Heritage Turkeys for the Homestead Farm

Updated: Mar 7, 2019


a wonderful addition to the farm

About 15 years ago, and early into our quest of raising kids with the land, we started learning about Heritage Turkeys. In search of a bird that could breed naturally, was interested in foraging for their food, and could survive on less grain, we found some wonderful breeds that are very closely linked to their wild turkey ancestors.

All domesticated turkeys descend from the wild turkeys of North and South America, but most turkey breeds today are very different from their ancestors. According to The Livestock Conservancy, "heritage turkeys are defined by the historic, range-based production system in which they are raised." 


Characteristics of a heritage turkey include:

* Naturally Mating Long productive outdoor lifespan - able to withstand the rigors of outdoor production systems * Slow growth rate - taking about 28 weeks to reach marketable weight, providing time to develop strong skeletal structure and healthy organs prior to building muscle mass.

In the 1950's and into the 1960's, turkeys were selected for larger size, greater breast width, and lighter feather color, to finally arrive with the broad breasted white turkey that is most common in today's market. The modern turkey converts feed to meat at a much faster rate, but at the loss of the birds ability to successfully mate. They require artificial insemination to produce fertile eggs.


Our personal experience growing broad breasted modern breeds was not satisfying. These birds are not designed to live long productive lives, and we knew that if we continued raising these birds, that we would need to purchase turkey chicks from a hatchery every year. We wanted to raise a turkey that we could perpetuate on our farm through natural breeding. Closing the loop, if you will.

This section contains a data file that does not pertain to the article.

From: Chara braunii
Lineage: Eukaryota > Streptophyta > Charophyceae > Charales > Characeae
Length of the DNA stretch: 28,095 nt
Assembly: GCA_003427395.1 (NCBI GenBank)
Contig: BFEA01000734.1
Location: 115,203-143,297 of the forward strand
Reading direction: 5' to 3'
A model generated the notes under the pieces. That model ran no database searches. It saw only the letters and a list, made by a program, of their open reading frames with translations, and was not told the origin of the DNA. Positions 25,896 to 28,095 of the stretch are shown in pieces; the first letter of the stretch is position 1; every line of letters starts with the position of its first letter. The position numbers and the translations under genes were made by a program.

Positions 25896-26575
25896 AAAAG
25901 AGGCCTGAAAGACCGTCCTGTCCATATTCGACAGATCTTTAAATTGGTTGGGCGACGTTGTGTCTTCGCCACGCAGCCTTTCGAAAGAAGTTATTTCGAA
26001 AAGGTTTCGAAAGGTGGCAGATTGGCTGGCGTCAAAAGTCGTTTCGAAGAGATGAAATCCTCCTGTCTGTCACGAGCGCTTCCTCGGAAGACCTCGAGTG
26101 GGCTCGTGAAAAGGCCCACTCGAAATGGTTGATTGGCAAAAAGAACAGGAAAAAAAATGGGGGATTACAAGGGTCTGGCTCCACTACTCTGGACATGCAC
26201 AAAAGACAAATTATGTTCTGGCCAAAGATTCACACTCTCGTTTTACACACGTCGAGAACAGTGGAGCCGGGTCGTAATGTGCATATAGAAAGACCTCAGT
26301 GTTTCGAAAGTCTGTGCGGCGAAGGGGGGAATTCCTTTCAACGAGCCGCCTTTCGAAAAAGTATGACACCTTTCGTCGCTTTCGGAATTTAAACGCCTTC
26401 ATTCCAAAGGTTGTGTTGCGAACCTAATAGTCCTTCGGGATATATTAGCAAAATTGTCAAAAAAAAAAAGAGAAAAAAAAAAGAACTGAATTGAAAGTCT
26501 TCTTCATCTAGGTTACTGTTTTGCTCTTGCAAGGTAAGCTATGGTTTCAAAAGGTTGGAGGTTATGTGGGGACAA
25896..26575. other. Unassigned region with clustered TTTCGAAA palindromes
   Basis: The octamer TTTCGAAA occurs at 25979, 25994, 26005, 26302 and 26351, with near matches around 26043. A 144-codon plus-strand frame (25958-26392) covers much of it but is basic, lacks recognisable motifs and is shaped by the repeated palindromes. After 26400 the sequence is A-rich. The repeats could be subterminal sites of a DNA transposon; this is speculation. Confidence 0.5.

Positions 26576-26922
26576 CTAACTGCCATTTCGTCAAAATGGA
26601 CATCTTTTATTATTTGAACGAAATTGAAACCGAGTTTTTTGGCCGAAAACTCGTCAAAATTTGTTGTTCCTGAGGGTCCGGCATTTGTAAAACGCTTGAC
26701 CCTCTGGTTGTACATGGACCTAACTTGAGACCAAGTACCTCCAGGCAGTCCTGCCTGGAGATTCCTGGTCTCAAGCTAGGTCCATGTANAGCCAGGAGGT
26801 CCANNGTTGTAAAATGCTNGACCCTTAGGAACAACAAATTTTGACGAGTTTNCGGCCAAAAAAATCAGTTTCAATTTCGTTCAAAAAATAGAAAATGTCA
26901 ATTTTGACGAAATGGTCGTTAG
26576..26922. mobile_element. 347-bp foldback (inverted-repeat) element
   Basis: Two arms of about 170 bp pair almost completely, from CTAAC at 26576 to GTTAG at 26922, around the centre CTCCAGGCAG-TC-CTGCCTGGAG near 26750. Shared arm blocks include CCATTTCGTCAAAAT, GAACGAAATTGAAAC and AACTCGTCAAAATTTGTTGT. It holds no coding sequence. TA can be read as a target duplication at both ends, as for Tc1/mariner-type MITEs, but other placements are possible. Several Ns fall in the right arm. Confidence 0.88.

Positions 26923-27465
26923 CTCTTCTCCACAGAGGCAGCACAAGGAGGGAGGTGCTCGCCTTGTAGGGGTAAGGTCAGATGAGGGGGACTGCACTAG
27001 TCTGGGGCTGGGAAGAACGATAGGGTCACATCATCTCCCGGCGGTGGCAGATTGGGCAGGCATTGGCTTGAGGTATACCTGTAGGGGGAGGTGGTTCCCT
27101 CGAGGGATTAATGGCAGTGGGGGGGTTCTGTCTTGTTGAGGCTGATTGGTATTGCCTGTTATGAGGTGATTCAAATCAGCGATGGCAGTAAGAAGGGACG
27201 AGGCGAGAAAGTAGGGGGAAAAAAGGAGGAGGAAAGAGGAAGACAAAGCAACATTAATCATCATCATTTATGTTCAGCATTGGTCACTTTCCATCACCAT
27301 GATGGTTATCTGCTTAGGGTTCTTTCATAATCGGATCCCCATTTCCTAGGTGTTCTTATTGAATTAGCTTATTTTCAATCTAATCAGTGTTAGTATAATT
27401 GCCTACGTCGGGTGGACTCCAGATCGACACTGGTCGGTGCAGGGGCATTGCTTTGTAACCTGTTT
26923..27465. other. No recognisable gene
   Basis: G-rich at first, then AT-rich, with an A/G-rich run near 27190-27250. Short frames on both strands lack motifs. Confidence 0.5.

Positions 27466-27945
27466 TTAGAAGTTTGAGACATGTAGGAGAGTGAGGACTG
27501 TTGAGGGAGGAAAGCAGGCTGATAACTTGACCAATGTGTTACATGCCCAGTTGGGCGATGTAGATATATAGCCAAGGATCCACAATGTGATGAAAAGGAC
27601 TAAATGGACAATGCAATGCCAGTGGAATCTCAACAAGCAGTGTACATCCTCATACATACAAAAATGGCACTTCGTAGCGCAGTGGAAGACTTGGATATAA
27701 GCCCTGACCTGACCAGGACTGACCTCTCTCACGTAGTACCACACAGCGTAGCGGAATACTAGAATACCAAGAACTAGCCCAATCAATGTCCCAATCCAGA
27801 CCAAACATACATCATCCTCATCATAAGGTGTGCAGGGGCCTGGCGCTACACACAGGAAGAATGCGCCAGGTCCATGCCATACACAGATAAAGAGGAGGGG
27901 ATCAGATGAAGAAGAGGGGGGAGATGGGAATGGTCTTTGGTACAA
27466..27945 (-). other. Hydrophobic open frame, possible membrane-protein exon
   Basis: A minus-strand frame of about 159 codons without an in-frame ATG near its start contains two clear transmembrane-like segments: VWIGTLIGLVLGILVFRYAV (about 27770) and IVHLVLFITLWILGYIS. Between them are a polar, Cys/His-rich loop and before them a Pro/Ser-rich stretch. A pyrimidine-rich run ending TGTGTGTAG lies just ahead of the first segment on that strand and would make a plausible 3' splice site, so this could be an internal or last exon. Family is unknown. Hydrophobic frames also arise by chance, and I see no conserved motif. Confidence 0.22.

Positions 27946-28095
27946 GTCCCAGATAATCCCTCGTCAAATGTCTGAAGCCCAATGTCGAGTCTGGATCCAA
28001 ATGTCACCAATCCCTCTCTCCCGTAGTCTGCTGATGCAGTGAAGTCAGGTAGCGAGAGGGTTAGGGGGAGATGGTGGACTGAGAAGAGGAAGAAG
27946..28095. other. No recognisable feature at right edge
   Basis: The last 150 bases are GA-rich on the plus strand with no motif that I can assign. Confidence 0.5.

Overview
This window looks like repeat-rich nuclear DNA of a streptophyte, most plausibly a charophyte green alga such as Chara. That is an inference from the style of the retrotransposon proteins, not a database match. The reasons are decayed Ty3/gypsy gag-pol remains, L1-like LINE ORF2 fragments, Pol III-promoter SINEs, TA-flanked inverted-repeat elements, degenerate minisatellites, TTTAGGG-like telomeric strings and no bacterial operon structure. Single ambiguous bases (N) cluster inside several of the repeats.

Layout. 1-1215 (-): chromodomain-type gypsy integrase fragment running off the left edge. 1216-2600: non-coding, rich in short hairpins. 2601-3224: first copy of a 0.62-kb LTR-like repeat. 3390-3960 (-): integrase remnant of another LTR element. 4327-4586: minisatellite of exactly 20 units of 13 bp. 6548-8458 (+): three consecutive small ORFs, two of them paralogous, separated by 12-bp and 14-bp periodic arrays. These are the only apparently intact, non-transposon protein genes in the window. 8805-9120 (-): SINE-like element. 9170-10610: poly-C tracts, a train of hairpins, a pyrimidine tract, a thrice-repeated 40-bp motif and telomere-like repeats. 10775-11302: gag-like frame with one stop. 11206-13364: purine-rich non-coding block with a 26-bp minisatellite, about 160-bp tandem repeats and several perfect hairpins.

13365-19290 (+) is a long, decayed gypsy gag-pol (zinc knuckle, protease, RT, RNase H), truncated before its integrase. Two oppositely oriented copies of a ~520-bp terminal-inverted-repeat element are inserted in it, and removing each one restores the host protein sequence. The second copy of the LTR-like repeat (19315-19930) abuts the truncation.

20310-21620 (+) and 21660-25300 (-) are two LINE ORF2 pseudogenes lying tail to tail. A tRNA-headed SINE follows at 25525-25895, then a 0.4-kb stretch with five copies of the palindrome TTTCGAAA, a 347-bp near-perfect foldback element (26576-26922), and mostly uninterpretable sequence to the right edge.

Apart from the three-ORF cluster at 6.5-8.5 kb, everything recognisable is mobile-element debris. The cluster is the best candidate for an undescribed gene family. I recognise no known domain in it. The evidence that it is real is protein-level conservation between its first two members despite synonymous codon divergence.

So, we purchased some fertile heritage turkey eggs from a friend, put the eggs in the incubator, and our adventures with these lovely birds began.


Young Heritage Turkey Pullets

Some things that we have learned about these birds are:

1) They can fly - which means that their yard needs a fenced roof if we want to keep them from roosting in trees at dusk.

2) They are rugged and love being outdoors in the winter. Even prefer to roost out in the elements - even on those cold nights.

3) They can live a LONG time. We have one hen that is at least 9 years old now. She is not laying anymore, but she is the wise Grandmother of the flock.

4) They taste delicious - so much more flavor compared to the broad breasted birds that we used to raise.

5) Market weight: The Toms will dress at 14-18 lbs and the hens will be 8-11 lbs; much smaller than the broad breasted turkeys, but very similar to what one would see in the wild.

In April we harvest fertile eggs from our breeding stock ( usually about 2 toms and 6 hens), and fill our two incubators with the hopes of having 40-50 turkey chicks hatched for the season. We sell the majority of our turkeys for Thanksgiving and have many families who come back year after year for their bird(s), raving about the meal from the previous year and sharing ways that they plan on preparing their turkey this time around.


Our mature turkeys roam the farm during the day; they prance and preen and socialize with the chickens and ducks and search around for bugs, plants and worms, mindful to return to their yard in the evening where they can roost and we can keep them safe from predators.

Yes, we love our heritage turkeys....can't imagine our farm without them.



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